Microsoft Office Tutorials and References
In Depth Information
14.6.4 Trying the Activate Utility
Private Sub UserForm_Initialize()
' Fill lstSheets with the list of sheets
Dim cSheets As Integer
Dim i As Integer
cSheets = Sheets.Count
lstSheets.Clear
For i = 1 To cSheets
lstSheets.AddItem Sheets(i).Name
Next
End Sub
This code first gets the total number of sheets (worksheets and charts) in the current workbook.
(We will discuss this in detail in later chapters, so don't worry about it now.) The list box is then
cleared of any previous content. Then we have a For loop that adds the sheet names to the list box.
This is done using the ListBox control's AddItem method. The name of a sheet is given by its
Name property.
14.6.4 Trying the Activate Utility
If all has gone well, you can now save SRXUtils as an add-in, load it through the Tools menu (if it
is currently loaded, you will need to unload it before saving the add-in or Excel will complain),
and try out the new ActivateSheet feature.
14.7 ActiveX Controls on Worksheets
As you may know, ActiveX controls (and standard Excel controls) can be placed directly on a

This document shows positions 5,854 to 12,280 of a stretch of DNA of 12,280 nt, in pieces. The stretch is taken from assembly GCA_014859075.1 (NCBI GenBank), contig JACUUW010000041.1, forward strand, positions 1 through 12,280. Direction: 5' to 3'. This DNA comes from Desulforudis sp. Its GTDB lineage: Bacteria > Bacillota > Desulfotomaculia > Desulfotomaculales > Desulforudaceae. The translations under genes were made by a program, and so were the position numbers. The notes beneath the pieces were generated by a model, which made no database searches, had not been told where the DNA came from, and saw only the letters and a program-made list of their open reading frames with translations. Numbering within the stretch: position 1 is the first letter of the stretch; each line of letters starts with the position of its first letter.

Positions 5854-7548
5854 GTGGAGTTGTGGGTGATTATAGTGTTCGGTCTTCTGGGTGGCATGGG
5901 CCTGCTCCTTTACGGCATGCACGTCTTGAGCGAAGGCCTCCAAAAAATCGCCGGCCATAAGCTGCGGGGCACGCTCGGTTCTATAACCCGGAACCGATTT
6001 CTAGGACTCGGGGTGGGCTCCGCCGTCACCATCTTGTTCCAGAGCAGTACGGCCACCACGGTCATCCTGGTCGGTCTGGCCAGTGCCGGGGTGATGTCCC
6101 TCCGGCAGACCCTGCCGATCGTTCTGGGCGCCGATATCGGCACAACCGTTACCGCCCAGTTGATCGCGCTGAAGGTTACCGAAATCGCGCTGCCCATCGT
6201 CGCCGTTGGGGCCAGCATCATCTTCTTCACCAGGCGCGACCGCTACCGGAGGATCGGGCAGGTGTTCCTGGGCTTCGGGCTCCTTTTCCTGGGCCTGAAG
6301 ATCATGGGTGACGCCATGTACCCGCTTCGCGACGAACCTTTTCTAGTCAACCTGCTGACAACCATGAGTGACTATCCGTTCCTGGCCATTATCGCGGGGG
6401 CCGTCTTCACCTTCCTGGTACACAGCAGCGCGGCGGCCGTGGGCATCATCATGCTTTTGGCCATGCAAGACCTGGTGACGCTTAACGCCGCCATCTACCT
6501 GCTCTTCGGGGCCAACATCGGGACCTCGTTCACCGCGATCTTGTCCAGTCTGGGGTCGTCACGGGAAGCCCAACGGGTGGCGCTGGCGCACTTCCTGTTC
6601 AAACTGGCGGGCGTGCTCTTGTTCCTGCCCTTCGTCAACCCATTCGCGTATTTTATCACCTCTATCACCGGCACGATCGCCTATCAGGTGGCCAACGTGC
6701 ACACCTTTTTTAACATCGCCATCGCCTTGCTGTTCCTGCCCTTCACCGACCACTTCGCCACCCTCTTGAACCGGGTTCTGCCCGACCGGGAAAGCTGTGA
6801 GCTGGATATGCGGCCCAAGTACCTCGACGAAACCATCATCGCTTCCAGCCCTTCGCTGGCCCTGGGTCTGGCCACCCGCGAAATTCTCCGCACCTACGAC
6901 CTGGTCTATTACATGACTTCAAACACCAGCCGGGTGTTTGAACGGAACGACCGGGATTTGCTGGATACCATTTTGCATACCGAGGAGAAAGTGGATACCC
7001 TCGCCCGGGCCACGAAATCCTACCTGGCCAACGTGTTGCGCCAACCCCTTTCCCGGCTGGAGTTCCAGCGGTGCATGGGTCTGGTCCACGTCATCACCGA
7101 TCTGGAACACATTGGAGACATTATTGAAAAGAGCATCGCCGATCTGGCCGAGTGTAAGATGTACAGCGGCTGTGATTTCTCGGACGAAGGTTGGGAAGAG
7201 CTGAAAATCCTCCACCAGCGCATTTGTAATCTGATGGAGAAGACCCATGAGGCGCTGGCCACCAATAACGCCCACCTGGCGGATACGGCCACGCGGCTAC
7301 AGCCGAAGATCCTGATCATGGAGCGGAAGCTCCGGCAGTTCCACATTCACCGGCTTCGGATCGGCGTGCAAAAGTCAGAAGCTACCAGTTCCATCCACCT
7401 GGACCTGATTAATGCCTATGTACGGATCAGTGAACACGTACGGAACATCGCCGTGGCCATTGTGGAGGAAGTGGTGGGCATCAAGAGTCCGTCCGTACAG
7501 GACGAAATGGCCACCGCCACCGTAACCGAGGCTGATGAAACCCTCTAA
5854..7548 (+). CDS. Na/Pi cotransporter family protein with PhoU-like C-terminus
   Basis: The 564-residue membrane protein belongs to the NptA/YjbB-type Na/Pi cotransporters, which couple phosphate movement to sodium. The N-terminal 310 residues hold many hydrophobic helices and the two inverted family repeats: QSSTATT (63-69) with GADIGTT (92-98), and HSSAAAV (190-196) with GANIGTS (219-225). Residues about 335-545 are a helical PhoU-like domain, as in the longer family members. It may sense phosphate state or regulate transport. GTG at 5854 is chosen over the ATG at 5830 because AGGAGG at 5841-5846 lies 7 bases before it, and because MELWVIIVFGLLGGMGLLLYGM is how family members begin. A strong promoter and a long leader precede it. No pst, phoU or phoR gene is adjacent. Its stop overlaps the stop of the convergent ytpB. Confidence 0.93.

worksheet. Care must be taken, however, not to clutter up a worksheet with controls that would be
better placed on a UserForm. When only a small number of controls are required, placing these
controls directly on a worksheet may be appropriate.
There are some special considerations when controls are placed directly on a worksheet. In
particular, each ActiveX control on a worksheet (not on a UserForm) is represented by an
OLEObject in the Excel object model. However, it is important to note that OLEObject objects
can also represent embedded OLE objects. Thus, for instance, if we insert a bitmap on a worksheet
(select Object from Excel's Insert menu), this bitmap object will be represented by an OLEObject.
The Worksheet object has a property called OLEObjects that returns the OLEObjects collection
consisting of all OLEObject objects on the worksheet. Thus, the OLEObjects collection for the
active worksheet is:
ActiveSheet.OLEObjects
Because OLEObjects also represent embedded OLE objects (such as bitmaps), we cannot be
certain that, say:
ActiveSheet.OLEObjects(1)
is a control. Thus, it is wise when adding a control or embedded OLE object to a worksheet to
immediately assign the control or object a name and then refer to it by this name rather than by
index, as in:
 
Search JabSto ::




Custom Search